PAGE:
While studying these side effects, which are called dyskinesia, Kovoor discovered that RGS9 2 also plays a role in regulating body weight. Kovoor and his collaborators found that humans with a gene variation that could reduce RGS9 2 levels had a significantly higher body mass index.
Because RGS9-2 is normally expressed in the brain's striatum, a section of the brain involved in both motor control and reward responses, Kovoor and his fellow researchers thought that the weight gain could be a result of an increased reward response triggered during eating.
"Our research shows that the striatum, through RGS9-2, has a role in regulating body weight that is independent of the motivation, movement and reward responses," Kovoor said. "We have identified a new gene that likely regulates weight gain through metabolism."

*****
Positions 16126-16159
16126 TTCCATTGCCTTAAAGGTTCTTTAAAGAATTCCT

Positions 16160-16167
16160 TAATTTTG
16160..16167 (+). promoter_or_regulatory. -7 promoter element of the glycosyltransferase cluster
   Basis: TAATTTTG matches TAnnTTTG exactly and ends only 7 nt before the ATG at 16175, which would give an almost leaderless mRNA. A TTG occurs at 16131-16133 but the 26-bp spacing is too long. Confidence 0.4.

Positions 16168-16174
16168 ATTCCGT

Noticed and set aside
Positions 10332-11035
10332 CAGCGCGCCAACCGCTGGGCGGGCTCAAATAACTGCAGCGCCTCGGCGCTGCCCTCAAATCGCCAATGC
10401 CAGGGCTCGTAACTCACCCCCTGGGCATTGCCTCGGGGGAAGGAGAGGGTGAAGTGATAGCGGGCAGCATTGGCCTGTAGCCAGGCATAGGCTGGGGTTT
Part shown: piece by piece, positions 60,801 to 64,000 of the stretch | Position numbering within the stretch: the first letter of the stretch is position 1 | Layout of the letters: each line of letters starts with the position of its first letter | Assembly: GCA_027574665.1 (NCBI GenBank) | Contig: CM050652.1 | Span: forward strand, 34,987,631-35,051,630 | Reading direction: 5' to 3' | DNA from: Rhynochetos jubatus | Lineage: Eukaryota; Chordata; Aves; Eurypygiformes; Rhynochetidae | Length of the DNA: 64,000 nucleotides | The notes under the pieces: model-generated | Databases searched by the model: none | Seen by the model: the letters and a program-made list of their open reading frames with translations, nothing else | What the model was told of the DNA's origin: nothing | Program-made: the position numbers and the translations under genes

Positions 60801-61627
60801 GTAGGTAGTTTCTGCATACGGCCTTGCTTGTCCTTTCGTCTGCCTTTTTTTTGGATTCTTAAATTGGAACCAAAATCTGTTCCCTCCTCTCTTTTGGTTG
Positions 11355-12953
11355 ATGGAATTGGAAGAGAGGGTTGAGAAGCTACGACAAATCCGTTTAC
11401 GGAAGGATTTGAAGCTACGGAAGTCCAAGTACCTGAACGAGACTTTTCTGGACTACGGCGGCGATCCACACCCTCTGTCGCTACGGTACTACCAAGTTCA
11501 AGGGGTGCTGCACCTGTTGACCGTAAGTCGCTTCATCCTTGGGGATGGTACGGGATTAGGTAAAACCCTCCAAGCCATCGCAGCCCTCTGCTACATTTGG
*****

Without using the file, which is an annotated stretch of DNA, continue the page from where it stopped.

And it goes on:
Surprised by the discovery, Kovoor said he and his team have been studying RGS9-2 and its role in the movement side effects of drug therapy for Parkinson's disease and schizophrenia for almost a decade.
"We treated RGS9-2 knockout mice (those without the RGS9-2 gene) with anti-psychotic drugs or with L-DOPA, a drug used to treat Parkinson's disease, and the mice all rapidly developed dyskinetic movement disorders when being treated.
In fact, prompted by Kovoor's discovery, one of his collaborators, Stephen Gold, and his colleagues at the University of Texas, were able to show that gene therapy with RGS9-2 could suppress drug-induced dyskinesias in monkeys.
"Separately, we were looking to see if we could predict the risk susceptibility for these (movement) disorders by searching for variations in the RGS9-2 gene in humans."
Kovoor and his fellow researchers at the University of California in San Francisco also monitored the body mass index of patients in their study. "We noticed that study subjects with a variation in the RGS9-2 gene, which could weaken expression of the gene, had a higher body mass index."
MEDICA.de; Source: University of Rhode Island